Writer’s Block

Writer’s Block

By Christy Nicholas

 

What is it?

 

Wikipedia defines Writer’s Block as a condition, primarily associated with writing, in which an author loses the ability to produce new work or experiences a creative slowdown. Some authors experience it a lot, some not at all, some only during certain conditions. Many famous authors have suffered from it, including F. Scott Fitzgerald, Charles M. Schulz (Peanuts), Elizabeth Gilbert, and Herman Melville.

 

What writer’s block experiences have you had?

 

 

 

Why do we get it?

 

Distractions

Illness

Depression

Personal issues with external life

Running out of ideas

Running out of inspiration

Stuck on a plot point

A scene isn’t working but we don’t know why

 

 

  • Take a self-care day – pamper yourself. Have a cup of hot chocolate. Take a nap. Watch an episode or two of your favorite brainless sitcom.
  • Write about something else – anything else. Poetry. Word association. Write a word at the top of the page and just brainstorm about words associated with it. No punctuation, no grammar. No editing
  • Switch out to writing things out long hand – this engages a different thought process and can help mix things up a bit
  • Write a VERY short synopsis of where you are up to this point and finish the tale in your head – like three or four sentences, maximum
  • Break the routine – write somewhere else. Go to the coffee shop, the library, a hillside
  • Treat writing like a job – set a time for it every day
  • Talk to friends – sometimes they can help you see what you’re missing. They work as a sounding board
  • Study an aspect of writing – plot structure, character development, theme or subplot techniques
  • Shut down the distractions – Shut down the social media, turn off your phone, close the door
  • Take a cold shower – can reset your brain
  • Read your story aloud – Audial processing is different from visual processing
  • Stop trying to do it all at once – tackle one part of a scene at a time. Just write the scene, or just write the dialogue, or the action
  • Do some cleaning, go for a walk – but don’t let this become a procrastination technique. It’s too easy!
  • Break the problem down into bits – Is the block because you don’t know what comes next? Or because the character doesn’t sound right? Or maybe you missed something in the past that you can’t remember but needs to be addressed?
  • Re-read your draft from the beginning – this can help you gel your ideas for the whole book and show where you need to go
  • Read bad reviews of other books in your genre, as ideas of what NOT to do
  • Write a letter to your character about why they aren’t cooperating – ‘Why are you being so obstinate? I’ve given you everything, and you sit there, mute, with your mouth hanging open like a demented fish.’
  • Put on the soundtrack to a favorite or inspiring movie while you write – show tunes, classical music, whichever is your jam.
  • Play the scene in your mind like a movie – Imagine the blocking (where characters are standing/sitting), what they’re wearing, what sort of lighting, etc.
  • Read something – anything. Poetry, short stories, an excerpt from someone else’s novel, your older work, etc.
  • Peruse some visual art – use something particularly interesting as a writing prompt. (posted daily on Corning Area Writers Group FB page)
  • Listen to your favorite songs for a day – nostalgia is a powerful tool to stir the imagination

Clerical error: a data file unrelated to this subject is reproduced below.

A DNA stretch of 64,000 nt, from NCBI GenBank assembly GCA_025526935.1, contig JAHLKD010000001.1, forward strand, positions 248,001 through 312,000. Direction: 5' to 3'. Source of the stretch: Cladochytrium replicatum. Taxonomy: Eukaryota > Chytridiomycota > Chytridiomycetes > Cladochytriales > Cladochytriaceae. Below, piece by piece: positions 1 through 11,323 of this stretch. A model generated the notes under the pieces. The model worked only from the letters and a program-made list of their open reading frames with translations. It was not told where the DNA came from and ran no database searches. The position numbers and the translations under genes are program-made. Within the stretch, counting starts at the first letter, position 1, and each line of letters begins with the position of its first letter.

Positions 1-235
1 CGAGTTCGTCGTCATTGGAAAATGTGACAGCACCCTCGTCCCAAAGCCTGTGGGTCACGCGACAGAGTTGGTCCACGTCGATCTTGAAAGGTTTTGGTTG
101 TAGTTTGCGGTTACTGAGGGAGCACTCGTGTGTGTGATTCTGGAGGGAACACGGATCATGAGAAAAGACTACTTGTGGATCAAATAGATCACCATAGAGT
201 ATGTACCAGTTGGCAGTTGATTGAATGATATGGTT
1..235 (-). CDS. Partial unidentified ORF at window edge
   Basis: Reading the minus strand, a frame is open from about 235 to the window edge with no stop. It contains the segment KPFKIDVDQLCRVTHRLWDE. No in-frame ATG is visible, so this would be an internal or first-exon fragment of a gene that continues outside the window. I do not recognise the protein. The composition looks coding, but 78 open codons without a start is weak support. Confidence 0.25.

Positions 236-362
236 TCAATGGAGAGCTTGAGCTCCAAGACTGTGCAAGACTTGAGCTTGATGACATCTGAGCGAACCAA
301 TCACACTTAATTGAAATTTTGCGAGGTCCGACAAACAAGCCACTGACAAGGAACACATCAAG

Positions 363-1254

• Outline the scene – use phrases and words, rather than formal sentences. Start with the last scene if you need to
  • Skip the scene and move to the next one – write ‘FINISH SCENE HERE’ and move on, if you know where you should be going and just can’t figure out how to get there. Come back later when you’ve written more.
  • Exercise – anything that gets the blood pumping. Cleaning, cooking, crafting, gardening, something that keeps your hand busy and your mind free.
  • Write the scene from the POV of a different character, even if you don’t plan on having that POV in the final draft
  • A long drive
  • Write down what you want that scene to accomplish
  • Write fast (no editing, no grammar) – no punctuation. No spelling. Just write.
  • Give yourself permission to write badly – This permission is important. It allows you to just get a draft down, as you can always edit later. You can’t edit a blank page
  • Change your font to Comic Sans – seriously, some people say this helps them. It makes the font less intimidating and more playful.

 

 

Celtic Fairies, Fables, and Folklore! Bestselling author (top #100 Amazon Canada, #1 in Paranormal Fantasy, Amazon Canada) Christy Nicholas, also known as Green Dragon, is an author, artist and accountant. After she failed to become an airline pilot, she quit her ceaseless pursuit of careers that begin with 'A', and decided to concentrate on her writing. Since she has Project Completion Disorder, she is one of the few authors with NO unfinished novels. Christy has her hands in many crafts, including digital art, beaded jewelry, writing, and photography. In real life, she's a CPA, but having grown up with art all around her (her mother, grandmother and great-grandmother are/were all artists), it sort of infected her, as it were. She wants to expose the incredible beauty in this world, hidden beneath the everyday grime of familiarity and habit, and share it with others. She uses characters out of time and places infused with magic and myth. Combine this love of beauty with a bit of financial sense and you get an art business. She does local art and craft shows, as well as sending her art to various science fiction conventions throughout the country and abroad. Facebook: www.facebook.com/greendragonauthor Homepage: www.greendragonartist.com Blog: www.greendragonartist.net Twitter: www.twitter.com/greendragon9

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